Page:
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Default Clustering in Large Pools: Large Deviations

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  • Konstantinos Spiliopoulos
  • Richard B. Sowers
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    Abstract

    We study large deviations and rare default clustering events in a dynamic large heterogeneous pool of interconnected components. Defaults come as Poisson events and the default intensities of the different components in the system interact through the empirical default rate and via systematic effects that are common to all components. We establish the large deviations principle for the empirical default rate for such an interacting particle system. The rate function is derived in an explicit form that is amenable to numerical computations and derivation of the most likely path to failure for the system itself. Numerical studies illustrate the theoretical findings. An understanding of the role of the preferred paths to large default rates and the most likely ways in which contagion and systematic risk combine to lead to large default rates would give useful insights into how to optimally safeguard against such events.

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    File URL: http://arxiv.org/pdf/1311.0498
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    Bibliographic Info

    Paper provided by arXiv.org in its series Papers with number 1311.0498.

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    Date of creation: Nov 2013
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    Handle: RePEc:arx:papers:1311.0498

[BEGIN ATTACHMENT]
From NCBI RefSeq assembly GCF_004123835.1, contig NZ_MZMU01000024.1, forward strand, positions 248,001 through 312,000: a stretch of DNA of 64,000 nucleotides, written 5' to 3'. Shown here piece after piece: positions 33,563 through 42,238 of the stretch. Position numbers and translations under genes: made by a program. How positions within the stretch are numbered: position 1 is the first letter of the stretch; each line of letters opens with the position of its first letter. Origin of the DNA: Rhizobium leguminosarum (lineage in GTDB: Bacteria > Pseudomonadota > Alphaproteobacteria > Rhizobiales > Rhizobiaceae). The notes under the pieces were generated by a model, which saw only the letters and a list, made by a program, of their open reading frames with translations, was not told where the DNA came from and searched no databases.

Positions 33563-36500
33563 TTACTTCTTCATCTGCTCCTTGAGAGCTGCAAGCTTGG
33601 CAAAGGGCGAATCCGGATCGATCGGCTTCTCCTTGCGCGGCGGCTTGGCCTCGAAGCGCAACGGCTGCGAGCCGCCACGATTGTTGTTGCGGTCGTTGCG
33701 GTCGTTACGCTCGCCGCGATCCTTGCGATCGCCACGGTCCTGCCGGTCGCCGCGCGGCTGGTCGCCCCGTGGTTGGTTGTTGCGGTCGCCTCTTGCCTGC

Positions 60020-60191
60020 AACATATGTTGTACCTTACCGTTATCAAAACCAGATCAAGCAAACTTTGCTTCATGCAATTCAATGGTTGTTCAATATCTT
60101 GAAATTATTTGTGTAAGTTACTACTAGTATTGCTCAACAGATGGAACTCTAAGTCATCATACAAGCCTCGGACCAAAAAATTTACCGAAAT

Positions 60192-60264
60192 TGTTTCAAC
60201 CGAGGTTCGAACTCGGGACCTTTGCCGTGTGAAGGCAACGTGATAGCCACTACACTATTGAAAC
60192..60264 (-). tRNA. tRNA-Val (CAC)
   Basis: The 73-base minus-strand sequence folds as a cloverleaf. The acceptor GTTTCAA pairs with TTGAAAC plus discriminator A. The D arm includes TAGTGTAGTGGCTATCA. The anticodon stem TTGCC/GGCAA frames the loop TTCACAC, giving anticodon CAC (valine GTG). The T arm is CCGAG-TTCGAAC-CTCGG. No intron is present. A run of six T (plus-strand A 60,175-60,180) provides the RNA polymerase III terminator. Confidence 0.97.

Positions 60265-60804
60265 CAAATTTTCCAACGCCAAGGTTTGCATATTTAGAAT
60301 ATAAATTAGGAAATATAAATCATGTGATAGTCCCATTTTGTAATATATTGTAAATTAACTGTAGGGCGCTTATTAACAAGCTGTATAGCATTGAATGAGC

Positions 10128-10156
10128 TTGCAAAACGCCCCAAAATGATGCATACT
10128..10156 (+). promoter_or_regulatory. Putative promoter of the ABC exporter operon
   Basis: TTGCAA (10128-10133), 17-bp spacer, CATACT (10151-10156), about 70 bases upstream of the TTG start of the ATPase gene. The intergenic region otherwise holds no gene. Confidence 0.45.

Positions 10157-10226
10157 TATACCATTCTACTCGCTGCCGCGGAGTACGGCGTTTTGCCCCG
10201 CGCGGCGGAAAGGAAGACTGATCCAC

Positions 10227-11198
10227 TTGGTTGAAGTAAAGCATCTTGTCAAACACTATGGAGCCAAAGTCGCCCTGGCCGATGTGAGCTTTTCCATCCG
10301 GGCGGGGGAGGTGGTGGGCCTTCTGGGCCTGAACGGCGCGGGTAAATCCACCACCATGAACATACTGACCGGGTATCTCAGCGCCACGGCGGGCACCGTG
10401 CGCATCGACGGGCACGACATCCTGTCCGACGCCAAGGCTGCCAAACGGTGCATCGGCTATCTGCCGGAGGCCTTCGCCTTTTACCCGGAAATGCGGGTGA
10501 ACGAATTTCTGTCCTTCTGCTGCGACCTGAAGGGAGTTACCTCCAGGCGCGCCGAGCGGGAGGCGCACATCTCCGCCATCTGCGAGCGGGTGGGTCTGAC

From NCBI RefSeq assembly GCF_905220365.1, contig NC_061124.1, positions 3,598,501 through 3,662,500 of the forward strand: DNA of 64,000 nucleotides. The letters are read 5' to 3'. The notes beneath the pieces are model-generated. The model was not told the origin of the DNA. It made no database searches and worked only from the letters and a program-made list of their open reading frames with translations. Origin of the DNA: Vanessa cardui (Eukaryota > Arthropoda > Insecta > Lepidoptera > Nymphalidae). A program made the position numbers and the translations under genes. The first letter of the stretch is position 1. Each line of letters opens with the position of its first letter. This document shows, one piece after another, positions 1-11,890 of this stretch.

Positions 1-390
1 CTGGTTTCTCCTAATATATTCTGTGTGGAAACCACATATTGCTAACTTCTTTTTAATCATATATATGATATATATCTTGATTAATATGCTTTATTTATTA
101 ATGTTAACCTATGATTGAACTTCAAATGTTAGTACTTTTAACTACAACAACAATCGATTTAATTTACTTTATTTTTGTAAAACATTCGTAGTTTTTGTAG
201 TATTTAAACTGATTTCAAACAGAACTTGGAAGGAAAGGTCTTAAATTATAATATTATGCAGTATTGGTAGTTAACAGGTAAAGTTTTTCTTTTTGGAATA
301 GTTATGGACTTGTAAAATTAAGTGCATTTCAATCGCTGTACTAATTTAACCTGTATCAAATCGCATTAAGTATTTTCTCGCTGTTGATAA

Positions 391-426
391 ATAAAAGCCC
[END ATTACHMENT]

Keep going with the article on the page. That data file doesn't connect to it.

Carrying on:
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    Web page: http://arxiv.org/

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    1. Paul Glasserman & Jingyi Li, 2005. "Importance Sampling for Portfolio Credit Risk," Management Science, INFORMS, vol. 51(11), pages 1643-1656, November.
    2. Amir Dembo & Jean-Deominique Deuschel & Darrell Duffie, 2002. "Large Portfolio Losses," NBER Working Papers 9177, National Bureau of Economic Research, Inc.
    3. Dai Pra, Paolo & Tolotti, Marco, 2009. "Heterogeneous credit portfolios and the dynamics of the aggregate losses," Stochastic Processes and their Applications, Elsevier, vol. 119(9), pages 2913-2944, September.
    4. Konstantinos Spiliopoulos & Justin A. Sirignano & Kay Giesecke, 2013. "Fluctuation Analysis for the Loss From Default," Papers 1304.1420, arXiv.org, revised Oct 2013.
    5. Kay Giesecke & Konstantinos Spiliopoulos & Richard B. Sowers, 2011. "Default clustering in large portfolios: Typical events," Papers 1104.1773, arXiv.org, revised Feb 2013.
    6. Paolo Dai Pra & Wolfgang J. Runggaldier & Elena Sartori & Marco Tolotti, 2007. "Large portfolio losses: A dynamic contagion model," Papers 0704.1348, arXiv.org, revised Mar 2009.
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